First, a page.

I'm installing the radiator back on my '26 Roadster and the studs are to short. It was missing one spring on each side. When I try to use two springs I can't get the nut started. The stud had no cotter pin on the bottom side to start with. Is there a difference on the '26-'27? Also, how far do you run the nut down? PK
If there was no cotter pin hole in the stud, most likely was replaced in the past with either a manifold stud or a valve cover stud. '26 '27 studs are the longest and I only run the castle nut on far enough to install the cotter pin.
Here's a pair of radiator mounting studs from the local garage
Make sure you're starting with the right stuff.
http://www.mtfca.com/discus/messages/179374/191682.html?1298036489 source Jim Patrick
http://mtfca.com/discus/messages/257047/277694.jpg source John Regan
I'm glad them radiator studs aren't in my shop! Thanks for the info, I think the studs I have are to short. PK
Looks like dumb and dumber to me! 1930's-40's style!
Only a mother could love.
I dunno Richard. Everything has limits....
What is a " washer nut"? I got a radiator stud set from Lang's and it came with a flat piece of steel with a threaded hole in the middle, is that the washer nut? Thanks.
Cut wedges from wood and place these wedges under the radiator studs flat threaded bar. When using new parts it was the only way I could get the castellated nuts started on the studs. Ed, that flat bar is the washer nut. This image has been shared many times, but here it is again.
Ed S. - YES that is the washer nut. The above picture doesn't show it but the washer nut is way way longer than it is wide so that it will hit the frame when you turn it since there is no way to get a wrench down there when you tighten the top nut.
Here's a stud with washer nut installed. I like the idea of shoving a wedge under the stud so it doesn't turn when you put on the castle nut.
Steve's picture is not what they used during 26/27. Up to 10/23/25 the washer nuts were 3/4" x 1" with a few small changes to the threaded hole location but for 26/27 the washer nut was 2-1/8" long x 3/4" so much longer and it hit the frame when you turned it so you didn't have to worry about it spinning down there when you turned the castle nut.
The drawing of the stud showed my problem. My studs really were to short. I made a pair of studs the right length per the drawing, they work. The washers nuts were correct and the short springs were missing. PK
OK now I see, so I need to trim the washer nut down in length like Steve's photo.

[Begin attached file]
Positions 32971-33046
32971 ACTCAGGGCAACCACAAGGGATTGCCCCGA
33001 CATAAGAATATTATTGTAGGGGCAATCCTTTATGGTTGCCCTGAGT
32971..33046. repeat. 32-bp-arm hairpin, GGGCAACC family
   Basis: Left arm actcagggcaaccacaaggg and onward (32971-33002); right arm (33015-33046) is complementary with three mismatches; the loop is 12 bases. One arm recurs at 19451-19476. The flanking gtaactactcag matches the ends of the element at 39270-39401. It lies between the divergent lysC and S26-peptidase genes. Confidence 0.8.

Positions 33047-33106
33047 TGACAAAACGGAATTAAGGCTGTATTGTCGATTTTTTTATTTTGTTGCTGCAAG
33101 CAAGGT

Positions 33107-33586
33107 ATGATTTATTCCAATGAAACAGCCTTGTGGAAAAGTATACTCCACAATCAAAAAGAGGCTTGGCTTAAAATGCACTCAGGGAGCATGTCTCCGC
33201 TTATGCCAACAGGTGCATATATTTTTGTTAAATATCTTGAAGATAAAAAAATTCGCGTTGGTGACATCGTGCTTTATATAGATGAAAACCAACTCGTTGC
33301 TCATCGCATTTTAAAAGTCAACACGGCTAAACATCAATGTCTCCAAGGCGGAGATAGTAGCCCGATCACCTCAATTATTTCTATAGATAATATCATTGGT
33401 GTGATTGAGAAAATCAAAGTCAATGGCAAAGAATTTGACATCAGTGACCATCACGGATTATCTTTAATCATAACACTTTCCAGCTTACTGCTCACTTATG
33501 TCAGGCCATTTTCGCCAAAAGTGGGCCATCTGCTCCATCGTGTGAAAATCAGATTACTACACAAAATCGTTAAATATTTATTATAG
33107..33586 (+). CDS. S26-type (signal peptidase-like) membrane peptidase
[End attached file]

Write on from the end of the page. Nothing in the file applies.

Steve, is the nut and bolt that pushes up on the bottom of the stud temporary? And removed after the radiator is installed?
I need to check the length of the stud that came in the kit, it seems the two springs are too tight to compress enough
The more I look at Steve's photo, the more it looks like the head of a bolt going down through the frame. Is there supposed to be a bolt for something?
You do not need to shorten the washer nut. The long one works fine. In fact the longer washer nut keeps the assembly from turning when you tighten the top nut. With the springs supplied in the kits, you do need to wedge up (put blocks under) the stud so you can start the castellated nut. Once the nut is started, the temporary blocks are easily removed.
That lower bolt hex head riding on the lower frame rail is the under side fastener for the fender/headlamp bracket attached to the frame.
The diagram posted by John Zibell is correct. The long flat nut goes under the frame. There is a spring between the frame and that nut.
Here is how I find works very well to install the radiator on a 26-27. I put the spring and flat nut under the frame and install and bend the cotter key. Then I loosen the stud as far as it will go till the cotter key is against the washer. Then I put on the spring and thimbles on the top without the radiator and draw them up as tight as the threads will permit That will compress the springs. Then put a block of wood or metal tool, anything in the frame channel to hold that bottom nut up. Next take off the top nut and leave the spring and lower thimble in place. Install the radiator and the upper thimble. You should have enough threads to install the top nut. Tighten it and put in the cotter key. Don't bend the key yet. Remove the wood or metal out of the frame channel. Adjust the tension on the two sides to center the radiator so that the hood fits correctly and install the cotter keys and bend them.
What Steve is showing is for an earlier model. The 26-27 uses two springs on each stud and has longer studs than the earlier cars.
Thanks again for the pictures Steve. On my express the bolts are reversed and the nuts and cotter pin are on the inside of the frame and do not allow the washer nut to be installed with the spring. Now I have something else to correct. This has been a great post.